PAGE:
Arts of Transformation

 

In the middle of doing interviews and research for our cover story on Penn’s east-campus development, “New Campus Dawning,” I realized I was having trouble visualizing some of the spaces I was trying to write about. There was something about the area that wouldn’t stay fixed in memory: the result, I think, of its being so obviously meant to be ignored—not seen, merely used.

One morning on my way to work I drove over there, turning right off Chestnut at 31st Street and proceeding under the Walnut Street overpass to the surface parking lots—14 acres of them—that the post office maintained. Their equipment is mostly gone now, and even in the heat and sun of a summer morning, it was a little creepy; at night, it would be ideal for a TV show crime-scene or clandestine “meet.”

Like the highway and train tracks that hug the Schuylkill River, the space seemed emblematic of generations of shortsighted decisions that have made cities far less pleasant places to live than they might be. Aside from the many specific benefits that will come as a result of the “postal lands” purchase, reclaiming this land for public use—by members of the Penn community and city residents in general—strikes a significant blow for the cause of true urban renewal.

(In this combination of doing well for oneself and good for society, the University once again emulates its Founder. To symbolize the sense of a fresh beginning with this campus, the photo of “Ben” on our cover is meant to echo the statue of the young Franklin that forever strides forward outside Weightman Hall. )

According to Karen Rile C’80, the music of Osvaldo Golijov Gr’91 also partakes of transformations. The Argentinean-Jewish composer often builds on existing forms to make his “earthy, eclectic—and uncharacteristically popular—classical music.” Golijov’s adolescence in Argentina coincided with that country’s “dirty war,” and he suffered a fairly extreme case of graduate-student poverty during his years at Penn, but he seems to have enjoyed something of a charmed artistic existence ever since. But Golijov, far from the egotistical stereotype of the “genius” classical composer, seems on the whole bemused by his fame.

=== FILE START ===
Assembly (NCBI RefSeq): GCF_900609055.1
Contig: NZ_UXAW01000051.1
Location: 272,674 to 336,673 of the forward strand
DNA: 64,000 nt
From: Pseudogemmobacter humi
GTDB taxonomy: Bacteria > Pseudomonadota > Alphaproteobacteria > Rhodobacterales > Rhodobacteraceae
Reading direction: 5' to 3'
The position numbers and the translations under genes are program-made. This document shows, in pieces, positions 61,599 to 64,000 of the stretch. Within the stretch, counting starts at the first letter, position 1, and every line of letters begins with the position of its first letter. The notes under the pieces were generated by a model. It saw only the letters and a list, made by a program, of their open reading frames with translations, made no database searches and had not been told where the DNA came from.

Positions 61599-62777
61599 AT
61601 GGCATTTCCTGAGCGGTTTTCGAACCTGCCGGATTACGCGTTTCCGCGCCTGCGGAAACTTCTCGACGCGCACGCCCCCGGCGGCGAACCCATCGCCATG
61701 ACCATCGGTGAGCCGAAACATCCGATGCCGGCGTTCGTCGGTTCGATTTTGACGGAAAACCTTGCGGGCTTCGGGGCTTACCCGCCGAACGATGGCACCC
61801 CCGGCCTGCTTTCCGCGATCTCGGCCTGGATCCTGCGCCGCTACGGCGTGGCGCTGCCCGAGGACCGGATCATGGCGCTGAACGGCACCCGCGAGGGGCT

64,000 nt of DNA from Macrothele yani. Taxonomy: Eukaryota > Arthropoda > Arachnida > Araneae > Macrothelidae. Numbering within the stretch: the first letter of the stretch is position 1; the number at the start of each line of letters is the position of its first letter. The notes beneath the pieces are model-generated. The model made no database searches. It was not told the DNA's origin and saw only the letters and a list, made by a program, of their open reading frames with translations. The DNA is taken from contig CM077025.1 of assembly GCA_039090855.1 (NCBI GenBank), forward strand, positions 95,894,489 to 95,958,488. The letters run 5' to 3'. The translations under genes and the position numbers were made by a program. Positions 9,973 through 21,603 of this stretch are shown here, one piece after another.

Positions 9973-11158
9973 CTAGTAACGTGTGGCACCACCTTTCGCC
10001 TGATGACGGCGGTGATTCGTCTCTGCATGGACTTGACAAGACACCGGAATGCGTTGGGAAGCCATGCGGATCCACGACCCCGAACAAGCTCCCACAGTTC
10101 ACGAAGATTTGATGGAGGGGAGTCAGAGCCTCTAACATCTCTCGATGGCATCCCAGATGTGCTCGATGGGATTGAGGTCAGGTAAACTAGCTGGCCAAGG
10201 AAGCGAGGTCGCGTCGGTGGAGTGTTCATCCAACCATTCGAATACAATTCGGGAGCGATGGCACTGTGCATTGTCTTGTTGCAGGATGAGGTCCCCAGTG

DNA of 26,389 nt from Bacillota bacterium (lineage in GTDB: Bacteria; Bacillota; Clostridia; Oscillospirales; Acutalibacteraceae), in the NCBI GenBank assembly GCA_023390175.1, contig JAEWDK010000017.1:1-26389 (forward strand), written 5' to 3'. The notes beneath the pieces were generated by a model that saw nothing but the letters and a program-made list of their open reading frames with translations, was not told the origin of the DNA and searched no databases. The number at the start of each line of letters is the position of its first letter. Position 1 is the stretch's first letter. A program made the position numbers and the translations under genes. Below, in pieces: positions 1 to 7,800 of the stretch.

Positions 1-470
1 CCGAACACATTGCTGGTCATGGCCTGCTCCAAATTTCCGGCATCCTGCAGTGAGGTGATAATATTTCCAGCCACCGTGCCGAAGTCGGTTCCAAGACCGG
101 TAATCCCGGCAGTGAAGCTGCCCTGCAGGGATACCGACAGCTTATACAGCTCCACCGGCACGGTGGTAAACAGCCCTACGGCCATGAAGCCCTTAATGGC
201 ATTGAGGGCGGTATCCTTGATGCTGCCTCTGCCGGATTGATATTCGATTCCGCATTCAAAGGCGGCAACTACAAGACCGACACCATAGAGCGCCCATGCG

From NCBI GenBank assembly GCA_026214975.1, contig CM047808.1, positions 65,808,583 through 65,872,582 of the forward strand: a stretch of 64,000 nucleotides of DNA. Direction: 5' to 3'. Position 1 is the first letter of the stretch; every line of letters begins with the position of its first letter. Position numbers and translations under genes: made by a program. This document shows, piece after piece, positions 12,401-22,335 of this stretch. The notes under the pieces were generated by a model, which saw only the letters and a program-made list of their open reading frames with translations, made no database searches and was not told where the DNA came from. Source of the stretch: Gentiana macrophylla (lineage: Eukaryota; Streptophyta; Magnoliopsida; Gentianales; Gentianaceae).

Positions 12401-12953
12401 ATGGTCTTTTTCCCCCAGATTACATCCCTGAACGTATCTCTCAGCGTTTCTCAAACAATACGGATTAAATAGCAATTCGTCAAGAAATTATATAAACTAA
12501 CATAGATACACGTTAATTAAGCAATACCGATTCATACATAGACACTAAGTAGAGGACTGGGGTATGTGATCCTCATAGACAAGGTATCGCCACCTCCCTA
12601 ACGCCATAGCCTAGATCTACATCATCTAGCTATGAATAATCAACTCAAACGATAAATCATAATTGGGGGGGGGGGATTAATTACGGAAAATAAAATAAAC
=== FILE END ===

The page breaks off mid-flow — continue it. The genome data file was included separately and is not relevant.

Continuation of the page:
Over the summer, the long debate over federal funding for research on embryonic stem cells—capable of transforming into any type of cell in the body—flared into prominence again. In “Promise and Politics,” Joan Capuzzi Giresi C’86 V’98 lays out the progress Penn scientists are making, in research on animal stem cells in the veterinary school and elsewhere and in studies using human adult stem cells, as well as the constraints the researchers must labor under. These include, besides the lack of meaningful federal funding, working in a state that is decidedly not among those vying to take over a leadership role in promoting and supporting research in this area.

Fond farewell. For nine-and-a-half years, associate editor Susan Frith has been an extraordinarily productive and valuable member of the Gazette’s editorial staff, writing with economy, insight, and clarity about everything from the Morris Arboretum’s gardens to Penn research on neutrinos and neuroscience to Kelly Writers House—all while being a model colleague. This past summer, she relocated to Florida with her husband and daughter. Susan has promised to work for us as a freelancer, so Gazette readers will continue to enjoy her writing, but we will dearly miss her good heart and good sense in the office.

—John Prendergast C’80

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